On (not) Buying a House

Buying a house is what grown-ups do. They pair up, they save a deposit, and then they move in to begin their happily-ever-afters.

They don’t live in apartment complexes with the single people, the students, the recently arrived.

There’s no reason why it should be like this, no reason to believe this is really how it is…but I feel it in my gut. I am a grown-up, married man with kids, a dog (then another), and a proper job. In your mid-40s, you can’t be hanging around admiring the rung of the ladder you’re on – you have to keep climbing!

The thing is – and you know this – house-buying is an awful process.

Saving money is no fun; arranging for a mortgage is no fun; packing up all your life’s belongings is a particularly nightmarish proposal – as is unpacking them at the other end; decorating is no fun.

The only fun bit is when you get to look around other people’s houses. New build, old build, empty, or inhabited – there’s always something to take away from a house viewing.

You can tell the people who have watched the house-makeover shows. They’re the ones who have gone Full Minimalist. Walls are white or slightly off-white. Possessions are tidied away or completely gone. There’s a smell of something good in the air – cookies or flowers or coffee.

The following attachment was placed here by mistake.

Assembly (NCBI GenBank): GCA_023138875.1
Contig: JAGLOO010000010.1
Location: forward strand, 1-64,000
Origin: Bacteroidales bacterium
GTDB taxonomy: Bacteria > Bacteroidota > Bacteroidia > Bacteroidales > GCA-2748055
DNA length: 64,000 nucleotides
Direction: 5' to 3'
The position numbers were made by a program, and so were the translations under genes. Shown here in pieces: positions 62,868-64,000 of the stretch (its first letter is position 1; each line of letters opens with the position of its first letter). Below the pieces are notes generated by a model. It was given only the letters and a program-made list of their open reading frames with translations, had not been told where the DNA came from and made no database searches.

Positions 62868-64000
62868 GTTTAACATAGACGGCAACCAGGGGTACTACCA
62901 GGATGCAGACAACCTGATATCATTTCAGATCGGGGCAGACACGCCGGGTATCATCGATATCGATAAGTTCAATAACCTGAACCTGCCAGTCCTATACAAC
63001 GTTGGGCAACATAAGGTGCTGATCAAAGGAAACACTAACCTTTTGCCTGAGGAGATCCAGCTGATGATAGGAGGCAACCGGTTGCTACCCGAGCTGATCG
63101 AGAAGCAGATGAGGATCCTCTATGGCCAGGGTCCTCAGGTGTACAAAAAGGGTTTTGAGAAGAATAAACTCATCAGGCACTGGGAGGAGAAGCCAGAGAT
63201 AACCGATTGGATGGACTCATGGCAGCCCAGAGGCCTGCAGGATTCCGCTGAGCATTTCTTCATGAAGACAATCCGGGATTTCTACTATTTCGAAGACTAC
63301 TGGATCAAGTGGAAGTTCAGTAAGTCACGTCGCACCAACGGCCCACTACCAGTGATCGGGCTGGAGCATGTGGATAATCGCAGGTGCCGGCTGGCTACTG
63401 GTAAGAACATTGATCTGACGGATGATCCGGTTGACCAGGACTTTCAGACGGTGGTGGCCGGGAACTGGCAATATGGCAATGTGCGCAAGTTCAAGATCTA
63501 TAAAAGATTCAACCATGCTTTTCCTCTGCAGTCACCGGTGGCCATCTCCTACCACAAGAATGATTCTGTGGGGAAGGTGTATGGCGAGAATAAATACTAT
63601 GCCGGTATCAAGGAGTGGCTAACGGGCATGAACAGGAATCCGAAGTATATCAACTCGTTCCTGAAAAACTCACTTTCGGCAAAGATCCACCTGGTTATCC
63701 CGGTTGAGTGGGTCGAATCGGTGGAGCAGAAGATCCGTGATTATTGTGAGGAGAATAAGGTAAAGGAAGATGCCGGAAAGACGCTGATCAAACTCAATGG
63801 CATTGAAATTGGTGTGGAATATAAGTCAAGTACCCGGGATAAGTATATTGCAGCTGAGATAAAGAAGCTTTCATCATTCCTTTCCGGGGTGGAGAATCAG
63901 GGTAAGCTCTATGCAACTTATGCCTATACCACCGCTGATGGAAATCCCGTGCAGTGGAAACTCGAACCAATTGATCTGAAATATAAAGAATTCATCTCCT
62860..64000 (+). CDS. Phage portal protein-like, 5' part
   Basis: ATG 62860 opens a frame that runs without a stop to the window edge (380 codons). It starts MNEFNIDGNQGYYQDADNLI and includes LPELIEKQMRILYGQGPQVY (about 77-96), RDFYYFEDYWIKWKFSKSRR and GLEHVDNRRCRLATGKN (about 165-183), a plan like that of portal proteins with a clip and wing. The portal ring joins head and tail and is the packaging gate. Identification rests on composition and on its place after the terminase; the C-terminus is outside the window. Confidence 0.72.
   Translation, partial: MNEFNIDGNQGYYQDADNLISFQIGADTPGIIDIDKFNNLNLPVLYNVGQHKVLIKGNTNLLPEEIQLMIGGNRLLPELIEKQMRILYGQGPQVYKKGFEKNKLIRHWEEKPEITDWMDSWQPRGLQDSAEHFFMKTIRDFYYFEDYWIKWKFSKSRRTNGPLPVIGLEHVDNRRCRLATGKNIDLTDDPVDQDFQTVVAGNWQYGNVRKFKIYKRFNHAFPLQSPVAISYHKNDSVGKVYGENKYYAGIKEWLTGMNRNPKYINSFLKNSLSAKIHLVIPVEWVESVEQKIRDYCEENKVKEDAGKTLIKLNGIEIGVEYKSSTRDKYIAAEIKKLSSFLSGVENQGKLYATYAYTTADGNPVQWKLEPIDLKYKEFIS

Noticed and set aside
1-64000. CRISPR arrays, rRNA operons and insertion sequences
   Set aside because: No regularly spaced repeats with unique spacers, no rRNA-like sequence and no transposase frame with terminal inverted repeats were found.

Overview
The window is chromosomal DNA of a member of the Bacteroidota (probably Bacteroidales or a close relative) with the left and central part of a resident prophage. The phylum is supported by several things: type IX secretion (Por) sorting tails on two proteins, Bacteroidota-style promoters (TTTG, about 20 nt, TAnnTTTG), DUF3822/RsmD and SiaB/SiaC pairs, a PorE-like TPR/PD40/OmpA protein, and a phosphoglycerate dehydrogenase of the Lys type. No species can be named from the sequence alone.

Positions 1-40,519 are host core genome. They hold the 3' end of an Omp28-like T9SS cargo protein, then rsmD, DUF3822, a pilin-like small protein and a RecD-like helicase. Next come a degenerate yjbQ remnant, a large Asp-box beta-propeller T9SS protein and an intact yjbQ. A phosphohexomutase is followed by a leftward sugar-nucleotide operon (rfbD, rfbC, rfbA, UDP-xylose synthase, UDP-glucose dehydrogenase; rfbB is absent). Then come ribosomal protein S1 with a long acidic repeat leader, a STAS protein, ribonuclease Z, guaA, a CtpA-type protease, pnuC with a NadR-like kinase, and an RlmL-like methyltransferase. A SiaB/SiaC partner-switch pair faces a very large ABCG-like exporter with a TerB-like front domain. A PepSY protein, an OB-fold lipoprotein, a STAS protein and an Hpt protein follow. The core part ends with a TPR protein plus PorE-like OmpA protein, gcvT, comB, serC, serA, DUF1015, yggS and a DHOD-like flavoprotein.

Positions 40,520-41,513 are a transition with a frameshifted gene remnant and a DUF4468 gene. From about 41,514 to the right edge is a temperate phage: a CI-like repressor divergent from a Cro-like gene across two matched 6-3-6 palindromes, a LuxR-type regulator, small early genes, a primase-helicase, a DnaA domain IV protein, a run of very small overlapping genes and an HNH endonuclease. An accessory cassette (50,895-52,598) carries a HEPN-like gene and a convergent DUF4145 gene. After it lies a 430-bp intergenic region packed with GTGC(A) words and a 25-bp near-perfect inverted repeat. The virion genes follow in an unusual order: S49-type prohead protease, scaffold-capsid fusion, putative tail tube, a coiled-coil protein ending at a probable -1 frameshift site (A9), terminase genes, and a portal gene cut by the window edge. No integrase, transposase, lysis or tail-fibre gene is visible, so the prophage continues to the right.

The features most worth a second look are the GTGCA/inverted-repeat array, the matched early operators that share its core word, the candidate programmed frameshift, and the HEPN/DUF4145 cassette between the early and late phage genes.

Others are less careful. You have to climb over bikes in the hallway, some rooms are practically off-limits because dad’s guitar collection is blocking the way. Dirty clothes on the floor, NSFW artwork on the walls.

The first type of viewing feels more useful; the second type is, obviously, fascinating.

And so, we begin looking a good year before we’re going to be able to move. Because this is the fun bit. But comparing financial ability with the ever-increasing prices in the parts of Austin we’d like to live proves frustrating.

We travel to some of the little towns a little way outside Austin.

Smithville 5

There, we could live like kings, but commute like very frustrated commuters. Work and college become road trips rather than virtually just down the street.

So, we lose patience. We don’t want to live in an apartment in an apartment complex surrounded by other plain concrete blocks. We want a yard. We want space. And so, we decide to rent. And we give ourselves a deadline: two months to find somewhere, get approved, move in. We plan to start our new life before Xmas.


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